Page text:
We know that for many LGBTQ people, the recent wave of same-sex marriage legalization has been hugely important and deeply emotionally significant. It has made many among us feel visible and affirmed for the first time. It has granted access to important rights to many couples and their families. It will, quite literally, save some lives, and make life easier for many, many more.

The movement to make these victories possible brought many, many people who had never been activists before into the public fray; it brought disparate groups together in common struggle.

But the marriage equality fight has also been, in some ways, a huge distraction. It has taken billions of dollars (from all sides of the issue) and diverted them from other, less funded Queer causes. It has been led largely by White, educated, middle and upper-class Gays and Lesbians, and has often not included the leadership, perspectives, and needs of other Queers, gender non-conforming people, and communities of Color.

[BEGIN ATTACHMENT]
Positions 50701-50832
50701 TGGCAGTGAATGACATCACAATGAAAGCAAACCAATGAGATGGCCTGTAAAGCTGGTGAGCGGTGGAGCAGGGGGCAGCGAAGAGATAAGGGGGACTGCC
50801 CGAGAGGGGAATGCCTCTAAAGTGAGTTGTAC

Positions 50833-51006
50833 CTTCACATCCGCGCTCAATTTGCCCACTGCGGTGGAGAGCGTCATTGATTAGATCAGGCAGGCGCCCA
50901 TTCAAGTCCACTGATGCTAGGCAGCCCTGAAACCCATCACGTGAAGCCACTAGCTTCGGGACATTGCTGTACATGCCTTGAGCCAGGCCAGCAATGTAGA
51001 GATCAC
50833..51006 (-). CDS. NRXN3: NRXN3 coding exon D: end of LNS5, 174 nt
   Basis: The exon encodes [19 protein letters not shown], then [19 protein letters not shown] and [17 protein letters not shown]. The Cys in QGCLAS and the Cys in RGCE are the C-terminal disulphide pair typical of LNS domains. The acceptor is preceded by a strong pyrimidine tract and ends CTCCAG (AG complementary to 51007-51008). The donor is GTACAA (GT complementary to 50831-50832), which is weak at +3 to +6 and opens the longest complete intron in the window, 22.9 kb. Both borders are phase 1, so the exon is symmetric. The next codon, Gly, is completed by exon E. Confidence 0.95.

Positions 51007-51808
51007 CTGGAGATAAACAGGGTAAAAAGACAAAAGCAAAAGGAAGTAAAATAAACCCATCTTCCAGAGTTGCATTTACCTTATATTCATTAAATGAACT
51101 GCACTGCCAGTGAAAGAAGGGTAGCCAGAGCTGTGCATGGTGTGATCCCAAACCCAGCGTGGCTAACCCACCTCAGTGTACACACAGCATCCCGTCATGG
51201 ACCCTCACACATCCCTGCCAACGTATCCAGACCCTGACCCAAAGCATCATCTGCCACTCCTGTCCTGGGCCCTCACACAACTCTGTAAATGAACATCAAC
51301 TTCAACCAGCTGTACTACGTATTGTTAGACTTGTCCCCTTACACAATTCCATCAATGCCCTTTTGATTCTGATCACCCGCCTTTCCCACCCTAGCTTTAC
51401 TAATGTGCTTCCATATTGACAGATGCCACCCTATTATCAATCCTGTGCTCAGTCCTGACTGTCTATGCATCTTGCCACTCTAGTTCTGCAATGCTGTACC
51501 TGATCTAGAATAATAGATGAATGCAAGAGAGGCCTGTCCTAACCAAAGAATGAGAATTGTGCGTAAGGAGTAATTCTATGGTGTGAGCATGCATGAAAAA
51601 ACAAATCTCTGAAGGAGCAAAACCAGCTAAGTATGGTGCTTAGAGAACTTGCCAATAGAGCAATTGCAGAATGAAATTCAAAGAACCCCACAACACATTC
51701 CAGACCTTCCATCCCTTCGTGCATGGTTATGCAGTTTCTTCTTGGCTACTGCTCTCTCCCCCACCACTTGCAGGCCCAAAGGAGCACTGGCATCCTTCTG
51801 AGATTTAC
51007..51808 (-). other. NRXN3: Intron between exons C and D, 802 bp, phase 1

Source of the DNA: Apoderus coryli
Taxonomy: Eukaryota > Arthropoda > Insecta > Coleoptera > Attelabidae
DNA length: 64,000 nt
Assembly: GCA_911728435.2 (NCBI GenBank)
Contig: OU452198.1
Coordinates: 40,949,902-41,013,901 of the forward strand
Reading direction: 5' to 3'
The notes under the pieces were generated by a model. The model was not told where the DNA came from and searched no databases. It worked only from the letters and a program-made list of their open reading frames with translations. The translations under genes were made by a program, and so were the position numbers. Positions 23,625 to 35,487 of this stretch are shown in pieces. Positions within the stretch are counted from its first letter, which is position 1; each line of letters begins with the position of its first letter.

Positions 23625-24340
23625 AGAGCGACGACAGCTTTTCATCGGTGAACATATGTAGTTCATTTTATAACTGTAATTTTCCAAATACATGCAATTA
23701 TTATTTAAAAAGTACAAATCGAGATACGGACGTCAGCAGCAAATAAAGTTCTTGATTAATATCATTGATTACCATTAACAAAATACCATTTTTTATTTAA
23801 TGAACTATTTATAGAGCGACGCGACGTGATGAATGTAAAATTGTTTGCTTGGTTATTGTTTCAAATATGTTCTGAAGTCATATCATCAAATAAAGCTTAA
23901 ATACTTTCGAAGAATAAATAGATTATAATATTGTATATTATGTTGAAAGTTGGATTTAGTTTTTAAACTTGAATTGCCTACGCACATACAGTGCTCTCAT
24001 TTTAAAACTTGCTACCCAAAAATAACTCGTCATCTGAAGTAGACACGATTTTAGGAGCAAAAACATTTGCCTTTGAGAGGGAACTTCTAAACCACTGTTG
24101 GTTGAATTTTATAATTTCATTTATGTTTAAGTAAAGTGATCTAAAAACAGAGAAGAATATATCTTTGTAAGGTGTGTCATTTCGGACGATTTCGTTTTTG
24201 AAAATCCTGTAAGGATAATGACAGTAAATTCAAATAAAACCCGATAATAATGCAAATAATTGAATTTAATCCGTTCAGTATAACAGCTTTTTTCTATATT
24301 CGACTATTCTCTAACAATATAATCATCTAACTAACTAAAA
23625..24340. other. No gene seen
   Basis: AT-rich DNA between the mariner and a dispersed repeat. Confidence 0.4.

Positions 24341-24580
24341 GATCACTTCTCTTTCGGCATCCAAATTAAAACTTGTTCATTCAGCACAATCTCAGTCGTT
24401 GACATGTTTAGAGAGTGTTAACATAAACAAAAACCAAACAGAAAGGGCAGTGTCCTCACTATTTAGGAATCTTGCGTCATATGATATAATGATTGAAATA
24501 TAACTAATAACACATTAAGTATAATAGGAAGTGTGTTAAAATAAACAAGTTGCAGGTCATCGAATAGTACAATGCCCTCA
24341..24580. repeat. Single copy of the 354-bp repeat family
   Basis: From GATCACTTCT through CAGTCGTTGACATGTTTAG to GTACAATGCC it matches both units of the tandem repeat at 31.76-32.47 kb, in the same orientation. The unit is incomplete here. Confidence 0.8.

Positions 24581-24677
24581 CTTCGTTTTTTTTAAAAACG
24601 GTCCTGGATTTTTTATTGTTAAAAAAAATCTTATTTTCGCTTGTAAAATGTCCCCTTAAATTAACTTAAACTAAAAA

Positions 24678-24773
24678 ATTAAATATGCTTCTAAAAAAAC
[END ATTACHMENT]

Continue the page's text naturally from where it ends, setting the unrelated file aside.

It has even used divisive identity politics to suggest that certain communities are the “enemy” of Gay marriage, thereby insulting, ignoring, and delegitimizing the lived experiences of Queer members of those communities. It has more often than not lacked an intersectional lens, and has failed to examine elements of racism, transphobia, classism, ableism, misogyny, and capitalism have tainted the marriage equality movement’s ability to represent a broad swath of people with diverse identities.

In short, while we are genuinely happy for those among our community who have so long awaited access to legal marriage, and all that it entails, we don’t believe that “we’ve won” the fight for Gay rights yet. And we don’t see civilly-recognized marriage as something we yearn for in our own relationship, for both religious and political reasons.

So, last week, when we were informed that Karen’s employer was eliminating “domestic partners” as a category of family relationship that qualifies people for insurance coverage under their plan, we were upset.

As of January 1, 2015, our relationship—whose legitimacy we had to prove already with a stack of documents and legal affidavits when we first applied for coverage—will no longer be considered valid unless we also present a marriage certificate. Without one, I will be dropped from Karen’s insurance, she will not be legally recognized as our soon-to-be-born child’s parent, and the baby won’t be insured, either.